About a year ago the hinge on the left side of my Studio 15 broke simply from opening and closing it, just after my warranty expired. I am a college student and couldn't pay to get it fixed. While I was waiting to save up the cash to fix it, the right hinge broke, and to my dismay, taking the power button with it, apparently (after getting it checked out by a local computer repair shop) ripping out the wire that connects the button to the computer.
I've researched this and I've found this hinge problem is quite common; it even trends on google when you type "studio 15 hinge" one will get "studio 15 hinge", "studio 15 hinge problem" and "studio 15 hinge broken". Obviously this is not a common problem. Is Dell aware of this? Have they offered any solutions to those who are out of warrenty? Have any of you experienced this problem? What about the power button?
Any answers to my questions with be great. Thank you all in advance.
If you google for "broken notebook hinge", the entire first page and a half of hits is for HP/Compaq computers - the first Dell issue comes in on the second page - so it's not just a Dell problem, but a generic notebook problem.
The cost of the hinges and control strip should be well under $50 -- add an hour's labor for a shop if you don't replace them yourself. As with any post-warranty repair, it's at your expense.
However, if you let it go and the display cracks or the mainboard is damaged, you're looking at a few hundred dollars in repairs, so don't let the problem go any longer.
Thank you for the response.
If you notice, I did not say "broken notebook hinge", I said type into google "studio 15 hinge". If I'm not mistaken, Dell is the only company that produces "Studio 15" laptops, hence why I was specific about the laptop name. I would assume it would take more than a few searches for Studio 15 hinge problem/broken for it to trend on google's search engine.
Thank you for the advice about repairs, I was looking into that. A local shop can repair the hinges, but my main concern is with the power button. They've told me they cannot repair it, as it needs to be micro-sodered.
tl;dr: Can Dell fix my Studio 15's power cable connection?
It depends on what's broken. If it's just the cable/button assembly, that is a cheap part to replace:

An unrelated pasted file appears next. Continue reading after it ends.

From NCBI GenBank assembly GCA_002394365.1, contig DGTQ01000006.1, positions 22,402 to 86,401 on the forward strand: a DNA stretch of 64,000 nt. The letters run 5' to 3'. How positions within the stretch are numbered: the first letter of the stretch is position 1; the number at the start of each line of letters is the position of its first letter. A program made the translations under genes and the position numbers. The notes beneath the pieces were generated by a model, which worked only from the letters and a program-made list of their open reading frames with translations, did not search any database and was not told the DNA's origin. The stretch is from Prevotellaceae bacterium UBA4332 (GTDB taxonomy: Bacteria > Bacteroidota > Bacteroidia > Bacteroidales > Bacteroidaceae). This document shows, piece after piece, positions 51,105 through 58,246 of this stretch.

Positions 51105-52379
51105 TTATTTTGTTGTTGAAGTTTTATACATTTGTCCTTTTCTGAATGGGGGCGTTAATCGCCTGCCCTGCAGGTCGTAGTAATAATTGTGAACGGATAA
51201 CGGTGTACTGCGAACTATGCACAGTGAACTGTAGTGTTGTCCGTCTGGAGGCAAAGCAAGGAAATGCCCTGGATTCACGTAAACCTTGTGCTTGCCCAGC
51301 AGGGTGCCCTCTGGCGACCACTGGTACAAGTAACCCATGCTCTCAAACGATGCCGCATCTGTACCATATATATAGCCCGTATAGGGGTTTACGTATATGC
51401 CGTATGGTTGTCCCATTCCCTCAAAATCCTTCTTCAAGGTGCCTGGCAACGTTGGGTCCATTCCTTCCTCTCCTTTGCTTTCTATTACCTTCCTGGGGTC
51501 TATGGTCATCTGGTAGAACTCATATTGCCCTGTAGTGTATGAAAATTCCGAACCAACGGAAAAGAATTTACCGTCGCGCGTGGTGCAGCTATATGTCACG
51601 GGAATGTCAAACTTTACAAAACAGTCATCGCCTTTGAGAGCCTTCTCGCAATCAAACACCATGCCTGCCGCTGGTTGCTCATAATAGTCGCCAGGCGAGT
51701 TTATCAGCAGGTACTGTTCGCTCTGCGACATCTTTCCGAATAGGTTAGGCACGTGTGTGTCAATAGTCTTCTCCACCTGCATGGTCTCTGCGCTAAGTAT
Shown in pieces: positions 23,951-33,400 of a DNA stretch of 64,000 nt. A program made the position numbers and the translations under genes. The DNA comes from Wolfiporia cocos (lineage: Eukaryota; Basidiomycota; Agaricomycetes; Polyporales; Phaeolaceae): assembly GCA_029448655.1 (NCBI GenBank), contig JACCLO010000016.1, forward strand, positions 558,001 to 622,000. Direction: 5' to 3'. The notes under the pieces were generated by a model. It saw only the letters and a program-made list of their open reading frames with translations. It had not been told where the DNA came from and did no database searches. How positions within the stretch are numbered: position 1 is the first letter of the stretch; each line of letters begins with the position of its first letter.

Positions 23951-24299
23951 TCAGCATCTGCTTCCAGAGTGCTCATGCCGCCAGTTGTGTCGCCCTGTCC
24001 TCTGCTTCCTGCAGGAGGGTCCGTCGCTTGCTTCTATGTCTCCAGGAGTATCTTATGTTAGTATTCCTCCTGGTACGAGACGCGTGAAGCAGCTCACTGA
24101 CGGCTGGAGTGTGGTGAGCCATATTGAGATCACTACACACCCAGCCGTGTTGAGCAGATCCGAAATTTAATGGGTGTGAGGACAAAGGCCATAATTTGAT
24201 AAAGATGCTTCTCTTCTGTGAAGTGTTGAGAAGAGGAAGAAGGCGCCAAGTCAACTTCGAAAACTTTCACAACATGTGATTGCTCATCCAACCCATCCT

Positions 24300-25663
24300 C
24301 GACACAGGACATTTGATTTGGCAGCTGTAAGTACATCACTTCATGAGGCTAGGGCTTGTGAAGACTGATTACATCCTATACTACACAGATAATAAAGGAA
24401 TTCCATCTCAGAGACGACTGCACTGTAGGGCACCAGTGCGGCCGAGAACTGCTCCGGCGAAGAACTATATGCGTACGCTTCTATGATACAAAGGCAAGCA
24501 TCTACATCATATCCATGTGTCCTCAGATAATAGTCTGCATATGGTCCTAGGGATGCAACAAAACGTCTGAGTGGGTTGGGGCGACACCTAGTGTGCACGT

If however, the connector to the mainboard is damaged, that's another matter and will be expensive to have repaired (or replace).
You missed the point of the post - you were claiming a "common Dell problem". My point is that notebook hinges are a generic notebook problem common to notebooks from ALL manufacturers. There's nothing special about Dell's hinges - other than that they're designed better than those that go into HP/Compaq systems, among others. Eventually they do fail - as they will on any notebook.
No, they don't - very few places will tackle a repair like that. You can try contacting a shop that does solder repairs (www.aqstech.com is one) but I suspect they're going to tell you that you're better off just replacing the system board (expect that to run about $300-350 for the part, plus an hour's labor).
It may be a better proposition to replace the notebook - given your history with this one, I would strongly suggest you get an accidental-damage policy on the next one. It's one thing for a hinge to fail, but pure foolishness to continue using the system when that happens. It's a bit like hearing the wear sensors on your car's brakes - by ignoring them you turn a $50 pair of brake pads into $250 in pads and rotors.
In some cases, failures are inexcusable. In this case, the failure was your negligence - to blame it on the system is childish.
Your obnoxious attitude IS the problem - best wishes when you get to college (it's clear you have the maturity level of a kindergartner).
For the safety of other motorists, when you learn to drive and purchase a car, please don't abuse it the way you did your notebook!
Just in case someone comes to this thread looking for useful information, besides what the previous user (can't remember his/her name right now) had already suggested: Pressing the media direct button turned on my computer. That is, I've turned on the computer without the power button on the right-hand side of the computer, I repeatedly tapped the touch-sensitive media dirtect button, the farthest button on the left. Hope this helps others who may have a simliar problem right now/down the road.
I have this problem as well. Both of the hinges on mine are broken; the casing around the screen is barely clinging on now. My power button still works, but the screen is very loose and whenever I shut it, the hinges go insane and it won't close entirely anymore. This has happened before, but I had warranty then, so I got it fixed. My warranty is expired now, so I'm just out of luck. Dell should offer some kind of fix for this, since it seems to be happening to most people with this model.